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J Korean Med Sci. 2013 Nov;28(11):1661-6. doi: 10.3346/jkms.2013.28.11.1661. Epub 2013 Oct 31.

Striatal dopaminergic functioning in patients with sporadic and hereditary spastic paraplegias with parkinsonism.

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Department of Neurology, College of Medicine, Chungbuk National University Hospital, Cheongju, Korea.


Sporadic spastic paraplegia (SSP) and hereditary spastic paraplegia (HSP) belong to a clinical and genetically heterogeneous group of disorders characterized by progressive spasticity and weakness in the lower extremities. The symptoms are associated with pyramidal tract dysfunction and degeneration of the corticospinal tracts. Parkinsonism is uncommon in SSP/HSP patients. However, both disorders are associated with damage to the nigrostriatal dopaminergic system. In the present study, the clinical features of patients with SSP/HSP were investigated, and nigrostriatal dopaminergic binding potential was assessed using dopamine transporter (DAT) single-photon emission computer tomography (SPECT). Nine patients with spastic paraplegia participated in the present study. The subjects underwent DAT SPECT using the agent [2-[[2-[[[3-(4-chlorophenyl)-8-methyl-8-azabicyclo[3,2,1]oct-2-yl]methyl](2-mercaptoethyl)amino]ethyl]amino]ethanethiolato (3-)-N2,N20,S2,S20]oxo-[IR-(exo-exo)])-[(99)mTc]technetium ([(99)mTc]TRODAT-1). The [(99)mTc]TRODAT-1 SPECT images of five patients appeared normal, whereas the images of four patients revealed reduced striatal ligand uptake. Among the four patients with reduced uptake, two had parkinsonism, and one exhibited periodic limb movements and restless leg syndrome. Our DAT SPECT imaging study shows that reduced DAT density may be observed in patients with parkinsonism. The results of the present study offer an explanation for the spectrum of spastic paraplegia symptoms and the progression of the disorder.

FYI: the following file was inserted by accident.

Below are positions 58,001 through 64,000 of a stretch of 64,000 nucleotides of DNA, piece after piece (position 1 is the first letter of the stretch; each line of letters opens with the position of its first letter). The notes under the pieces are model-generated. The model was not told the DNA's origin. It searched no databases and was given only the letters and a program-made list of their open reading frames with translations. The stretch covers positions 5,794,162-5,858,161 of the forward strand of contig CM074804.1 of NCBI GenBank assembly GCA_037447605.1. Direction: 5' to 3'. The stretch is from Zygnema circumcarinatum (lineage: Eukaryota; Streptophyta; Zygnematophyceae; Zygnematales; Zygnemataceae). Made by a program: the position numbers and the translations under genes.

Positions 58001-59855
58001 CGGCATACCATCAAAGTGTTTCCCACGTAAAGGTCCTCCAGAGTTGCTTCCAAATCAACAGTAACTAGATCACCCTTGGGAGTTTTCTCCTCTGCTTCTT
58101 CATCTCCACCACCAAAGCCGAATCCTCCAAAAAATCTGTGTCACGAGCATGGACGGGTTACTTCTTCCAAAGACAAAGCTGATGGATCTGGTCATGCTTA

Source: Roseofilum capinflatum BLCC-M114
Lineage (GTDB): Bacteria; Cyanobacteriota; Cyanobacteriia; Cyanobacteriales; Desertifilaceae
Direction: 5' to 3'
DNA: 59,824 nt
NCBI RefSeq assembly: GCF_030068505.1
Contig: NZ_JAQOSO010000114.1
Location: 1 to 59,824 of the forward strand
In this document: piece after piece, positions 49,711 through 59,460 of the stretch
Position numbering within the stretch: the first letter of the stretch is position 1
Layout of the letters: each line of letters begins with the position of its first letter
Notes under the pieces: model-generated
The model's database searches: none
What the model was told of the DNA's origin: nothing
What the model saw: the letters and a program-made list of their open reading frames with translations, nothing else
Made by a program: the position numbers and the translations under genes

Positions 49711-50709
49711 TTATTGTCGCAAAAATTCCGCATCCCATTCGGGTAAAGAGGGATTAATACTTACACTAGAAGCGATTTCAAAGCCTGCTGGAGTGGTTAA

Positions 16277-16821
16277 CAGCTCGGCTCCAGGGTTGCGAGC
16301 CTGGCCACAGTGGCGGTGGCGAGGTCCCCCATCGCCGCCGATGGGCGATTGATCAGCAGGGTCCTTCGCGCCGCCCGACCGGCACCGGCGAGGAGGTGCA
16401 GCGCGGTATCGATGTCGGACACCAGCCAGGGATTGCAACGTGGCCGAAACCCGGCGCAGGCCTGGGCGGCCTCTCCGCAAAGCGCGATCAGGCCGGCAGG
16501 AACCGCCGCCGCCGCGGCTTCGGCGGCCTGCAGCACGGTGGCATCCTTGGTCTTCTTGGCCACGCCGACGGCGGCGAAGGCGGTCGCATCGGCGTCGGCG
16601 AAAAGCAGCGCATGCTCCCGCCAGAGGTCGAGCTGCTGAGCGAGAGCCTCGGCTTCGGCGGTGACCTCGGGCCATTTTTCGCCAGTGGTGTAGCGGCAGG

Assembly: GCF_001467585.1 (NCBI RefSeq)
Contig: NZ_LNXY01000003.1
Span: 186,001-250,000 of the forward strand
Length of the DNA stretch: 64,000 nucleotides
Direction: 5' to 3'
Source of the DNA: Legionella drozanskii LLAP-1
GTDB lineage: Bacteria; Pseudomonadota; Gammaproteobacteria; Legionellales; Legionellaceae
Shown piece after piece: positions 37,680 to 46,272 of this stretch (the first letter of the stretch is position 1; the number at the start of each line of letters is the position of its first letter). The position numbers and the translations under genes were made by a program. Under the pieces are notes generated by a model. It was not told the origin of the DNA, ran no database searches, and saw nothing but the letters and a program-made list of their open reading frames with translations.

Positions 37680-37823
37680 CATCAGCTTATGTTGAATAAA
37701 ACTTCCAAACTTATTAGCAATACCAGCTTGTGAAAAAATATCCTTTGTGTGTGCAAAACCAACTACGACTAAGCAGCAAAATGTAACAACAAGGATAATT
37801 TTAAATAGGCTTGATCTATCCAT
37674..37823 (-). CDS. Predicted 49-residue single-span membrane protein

Dopamine Transporter Image; Parkinsonian Disorders; Spastic Paraplegia, Hereditary

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